Black Lives Matter
Image Credit: Shafaq Hasan

Predictions of any sort require some faith. That was certainly the case for Macbeth’s Banquo.

“If you can look into the seeds of time, and say which grain will grow and which will not,” Banquo said to the three witches at their cauldron, “speak then to me, who neither beg nor fear your favours nor your hate.”

Banquo lacked the blind faith to buy the witches’ prediction that he would be “lesser than Macbeth, and greater”—that is, he wouldn’t ever be a king, but his children would be kings. In the end, the witches were right…except that for their prediction to come true, Banquo wasn’t going to make it alive through Act III.

Without a cauldron or witches for guidance, and hoping that we do better than poor Banquo, our predictions here for 2015 are what we think characterizes reasonable views of the future, rooted in the past and present.



1. Governmental financial collapses will continue: Was Detroit’s bankruptcy—or its re-emergence as a result of the foundation-backed “Grand Bargain”—an anomaly? Regarding the bankruptcy, not if you consider Stockton and San Bernardino in California, both of which filed this past year. Probably many more would do so if they could figure out how to deal with the negative political perceptions tied to “bankruptcy.” There is little question that despite an improving national economy, many cities are collapsing under the weight of multiple pressures, especially underfunded or unfunded pension liabilities. It’s not just local governments, but states as well; for example, the pension debt of Illinois is four times the state’s entire revenues. One estimate is that the unfunded pension liability of states is $1 trillion with another $500 billion for cities and counties. Add other public sector debts, such as the Detroit Water Department’s billions that led it to turn off water to tens of thousands of Detroit households, and it is clear that local governments are staggering under multiple fiscal pressures and, as exemplified in Detroit, willing in some cases to place the onus on the backs of working and poor families. The circumstances that led foundations to ante up millions to help fund Detroit’s public employee pensions, with the trigger of the municipally owned Detroit Institute of Arts, may have been unique, but pension costs aren’t the only expenses that have governments reeling.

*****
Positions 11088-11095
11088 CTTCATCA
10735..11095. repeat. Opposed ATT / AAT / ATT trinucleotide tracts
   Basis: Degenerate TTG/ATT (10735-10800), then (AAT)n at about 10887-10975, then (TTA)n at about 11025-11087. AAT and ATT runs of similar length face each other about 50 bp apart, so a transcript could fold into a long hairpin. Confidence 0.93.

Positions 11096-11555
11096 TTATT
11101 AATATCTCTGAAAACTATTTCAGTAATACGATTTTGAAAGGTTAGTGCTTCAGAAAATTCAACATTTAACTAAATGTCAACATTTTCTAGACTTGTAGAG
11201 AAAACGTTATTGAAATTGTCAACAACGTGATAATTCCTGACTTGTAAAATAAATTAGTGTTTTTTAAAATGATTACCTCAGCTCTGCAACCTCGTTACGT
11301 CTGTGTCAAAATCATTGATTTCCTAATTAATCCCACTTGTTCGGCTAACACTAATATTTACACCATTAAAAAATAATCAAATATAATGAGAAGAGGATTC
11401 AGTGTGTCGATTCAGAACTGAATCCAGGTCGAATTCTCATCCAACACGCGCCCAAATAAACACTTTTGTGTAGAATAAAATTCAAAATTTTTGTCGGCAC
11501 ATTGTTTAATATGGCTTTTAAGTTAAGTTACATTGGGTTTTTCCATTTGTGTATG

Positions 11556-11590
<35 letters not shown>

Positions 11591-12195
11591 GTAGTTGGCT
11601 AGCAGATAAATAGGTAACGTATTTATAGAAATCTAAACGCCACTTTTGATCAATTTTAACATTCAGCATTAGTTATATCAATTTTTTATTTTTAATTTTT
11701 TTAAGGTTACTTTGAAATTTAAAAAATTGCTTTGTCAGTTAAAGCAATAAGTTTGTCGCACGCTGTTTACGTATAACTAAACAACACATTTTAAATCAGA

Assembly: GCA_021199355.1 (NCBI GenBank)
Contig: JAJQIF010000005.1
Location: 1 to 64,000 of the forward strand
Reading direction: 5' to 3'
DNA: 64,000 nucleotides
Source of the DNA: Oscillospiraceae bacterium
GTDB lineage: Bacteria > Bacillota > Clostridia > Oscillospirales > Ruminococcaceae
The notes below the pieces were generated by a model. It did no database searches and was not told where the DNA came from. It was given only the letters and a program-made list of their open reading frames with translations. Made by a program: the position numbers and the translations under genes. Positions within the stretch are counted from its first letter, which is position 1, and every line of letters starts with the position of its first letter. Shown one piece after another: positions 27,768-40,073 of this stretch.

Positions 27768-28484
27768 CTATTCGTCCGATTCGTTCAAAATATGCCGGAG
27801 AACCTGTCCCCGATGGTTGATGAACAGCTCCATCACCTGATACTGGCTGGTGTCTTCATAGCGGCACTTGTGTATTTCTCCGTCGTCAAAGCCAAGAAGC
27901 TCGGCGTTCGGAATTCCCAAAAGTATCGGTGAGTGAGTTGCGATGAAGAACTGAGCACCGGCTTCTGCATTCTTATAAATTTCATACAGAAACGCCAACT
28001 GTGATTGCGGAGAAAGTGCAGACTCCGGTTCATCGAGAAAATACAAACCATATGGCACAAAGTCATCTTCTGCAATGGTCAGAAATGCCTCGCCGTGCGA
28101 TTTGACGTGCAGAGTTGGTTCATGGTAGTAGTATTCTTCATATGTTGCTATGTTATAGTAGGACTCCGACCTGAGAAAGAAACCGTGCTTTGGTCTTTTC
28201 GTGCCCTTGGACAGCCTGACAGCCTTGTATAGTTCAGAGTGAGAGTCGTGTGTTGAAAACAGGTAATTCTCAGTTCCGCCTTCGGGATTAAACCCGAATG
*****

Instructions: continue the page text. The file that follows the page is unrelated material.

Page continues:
There are two obvious implications for nonprofits: First, even if they can’t replicate Detroit’s Grand Bargain, local and state government executives have been inspired by the Detroit experience to look at foundation endowments as potential contributors to fiscal bailouts and will knock on foundation doors when they can. Without good solutions at our disposal to deal with crushing municipal finances, those of us who have been government executives of poverty-stricken cities would be dialing foundations up regardless of a DIA-type nexus. Second, as the municipal fiscal crises deepen, their impact on operating nonprofits will be seen in reduced or eliminated grant support from general funds and from Community Development Block Grant dollars. Delays, reductions, and diversions of CDBG funds from typical nonprofit anti-poverty and anti-blight programs, as has happened in cities like Cincinnati, Providence, San Diego, Scranton, Paterson, Erie, and so many more, will be the norm going forward as revenue-strapped cities look to use formerly nonprofit-designated funds for their own expenses and priorities.